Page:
Category Archives: giving thanks

The Two C’s That Make the Holidays Stressful

One of the reasons we have so many arguments and disagreements with family during the holidays is because we engage in the practice of Competing and Comparing. Here’s what I’m talking about…

There’s a difference between saying,

“I make my potatoes differently,” and “I make my potatoes differently.”

See?…. No?

Yeah, it’s not obvious is it, not without tone and inflection – which is to say, not without intention. It’s the exact same phrase, nothing more than an observation perhaps, but the intention changes everything. But…

A passing observation is rarely passing if it’s speckled with comparison and competition.

If an external value system is placed on the item in question (potatoes), then comparison is immediately included in the intention (“different” becomes “better”). Comparison is better or worse. Once we have attached a value to it, it opens the door for competition, which internalizes the comparison. (aka: I’m better because my potatoes are better.) Whoa! And therein lies the problem, because it can be said or received either way. We don’t control how others receive our statements, of course, but we can certainly control how we say them.

So, how do you navigate the holiday season with less stress, arguing and disagreement? Raise your awareness to Comparison and Competition, and choose something different.

Sub-text, second-level dialogue, and assumptions are all fodder for Comparison and Competition. Once we engage in either we create opportunity for disagreement and argument, hurt feelings and frustration. So, it’s easy to see why the holidays can be fraught with strife for so many as families gather together to celebrate. Keeping the two C’s in check can lead to more enjoyable holidays together now and in the future.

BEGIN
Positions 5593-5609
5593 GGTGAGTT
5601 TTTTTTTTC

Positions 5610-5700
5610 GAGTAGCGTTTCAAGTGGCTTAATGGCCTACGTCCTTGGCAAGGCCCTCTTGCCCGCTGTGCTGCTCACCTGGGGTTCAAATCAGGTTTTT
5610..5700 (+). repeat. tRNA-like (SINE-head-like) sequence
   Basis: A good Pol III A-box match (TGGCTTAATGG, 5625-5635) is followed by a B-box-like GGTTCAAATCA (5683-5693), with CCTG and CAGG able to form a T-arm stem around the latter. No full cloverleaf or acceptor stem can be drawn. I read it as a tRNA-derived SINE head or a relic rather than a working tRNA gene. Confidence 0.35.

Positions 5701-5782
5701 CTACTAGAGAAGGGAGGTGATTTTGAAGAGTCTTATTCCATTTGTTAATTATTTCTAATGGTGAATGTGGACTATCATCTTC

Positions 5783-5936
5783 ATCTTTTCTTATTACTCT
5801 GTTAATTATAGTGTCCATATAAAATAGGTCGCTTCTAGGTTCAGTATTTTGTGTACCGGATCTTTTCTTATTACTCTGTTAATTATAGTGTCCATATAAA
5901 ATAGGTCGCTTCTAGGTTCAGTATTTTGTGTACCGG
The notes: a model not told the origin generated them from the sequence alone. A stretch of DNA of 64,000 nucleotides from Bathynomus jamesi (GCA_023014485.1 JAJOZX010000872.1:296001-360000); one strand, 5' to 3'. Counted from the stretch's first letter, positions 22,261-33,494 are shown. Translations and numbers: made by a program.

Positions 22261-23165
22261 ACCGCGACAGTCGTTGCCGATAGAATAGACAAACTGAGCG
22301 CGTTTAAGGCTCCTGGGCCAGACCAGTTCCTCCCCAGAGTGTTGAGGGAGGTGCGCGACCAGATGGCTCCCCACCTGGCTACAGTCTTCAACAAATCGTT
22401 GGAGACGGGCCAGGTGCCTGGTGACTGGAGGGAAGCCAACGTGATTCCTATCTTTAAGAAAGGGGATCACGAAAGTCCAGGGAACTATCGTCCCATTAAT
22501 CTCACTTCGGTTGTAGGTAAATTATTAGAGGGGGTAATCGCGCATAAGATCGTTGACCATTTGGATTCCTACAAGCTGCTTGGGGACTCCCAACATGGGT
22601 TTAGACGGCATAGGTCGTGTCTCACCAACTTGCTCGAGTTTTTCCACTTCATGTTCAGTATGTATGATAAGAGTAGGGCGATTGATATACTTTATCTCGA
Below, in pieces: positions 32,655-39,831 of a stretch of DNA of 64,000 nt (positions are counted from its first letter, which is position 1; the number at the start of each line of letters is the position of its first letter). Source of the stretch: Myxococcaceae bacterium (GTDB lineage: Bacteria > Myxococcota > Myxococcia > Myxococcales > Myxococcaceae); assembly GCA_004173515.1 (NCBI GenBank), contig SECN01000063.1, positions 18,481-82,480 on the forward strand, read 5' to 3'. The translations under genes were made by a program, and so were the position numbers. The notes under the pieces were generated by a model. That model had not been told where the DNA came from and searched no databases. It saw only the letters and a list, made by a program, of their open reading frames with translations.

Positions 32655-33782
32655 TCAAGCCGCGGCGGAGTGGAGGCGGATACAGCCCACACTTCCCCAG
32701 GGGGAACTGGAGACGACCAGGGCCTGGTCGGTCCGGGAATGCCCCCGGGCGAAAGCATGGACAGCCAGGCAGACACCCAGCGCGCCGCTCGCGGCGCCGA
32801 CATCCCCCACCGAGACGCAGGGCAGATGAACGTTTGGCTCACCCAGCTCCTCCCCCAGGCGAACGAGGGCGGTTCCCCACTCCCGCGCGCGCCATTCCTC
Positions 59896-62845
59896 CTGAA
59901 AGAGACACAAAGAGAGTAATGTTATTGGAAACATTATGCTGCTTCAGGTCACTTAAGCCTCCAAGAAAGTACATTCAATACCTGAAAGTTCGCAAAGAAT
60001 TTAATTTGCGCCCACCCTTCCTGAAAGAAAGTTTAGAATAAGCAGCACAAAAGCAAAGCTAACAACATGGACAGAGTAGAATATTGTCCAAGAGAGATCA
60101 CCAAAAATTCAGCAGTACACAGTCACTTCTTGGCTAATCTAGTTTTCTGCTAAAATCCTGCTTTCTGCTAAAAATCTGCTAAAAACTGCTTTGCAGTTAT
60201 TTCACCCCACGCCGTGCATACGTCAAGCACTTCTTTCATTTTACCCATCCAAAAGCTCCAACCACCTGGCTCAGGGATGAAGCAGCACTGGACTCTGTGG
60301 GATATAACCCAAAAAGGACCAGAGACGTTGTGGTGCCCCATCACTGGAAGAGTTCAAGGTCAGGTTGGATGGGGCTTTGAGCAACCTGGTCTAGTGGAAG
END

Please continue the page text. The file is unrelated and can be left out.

Finally, when in doubt, it’s best to choose gratitude. Regardless of how the potatoes are made, a simple “Thank you for making the potatoes” goes a lot further than any passing observation ever could (even if Aunt Bernie’s potato recipe is awesome). There’s little room for disagreement when gratitude is shared.

Champions at Heart

“You don’t need a man, Liz. You need a champion.” – Eat, Pray, Love

I always liked that line, because it hits me. Right there. You know the place: That space between your heart and your throat where you can physically feel your dreams? Yeah, there. But why?

Let’s pause to look at this for a moment, because it’s actually true. We each need a champion. First, let’s define “champion.”photo 1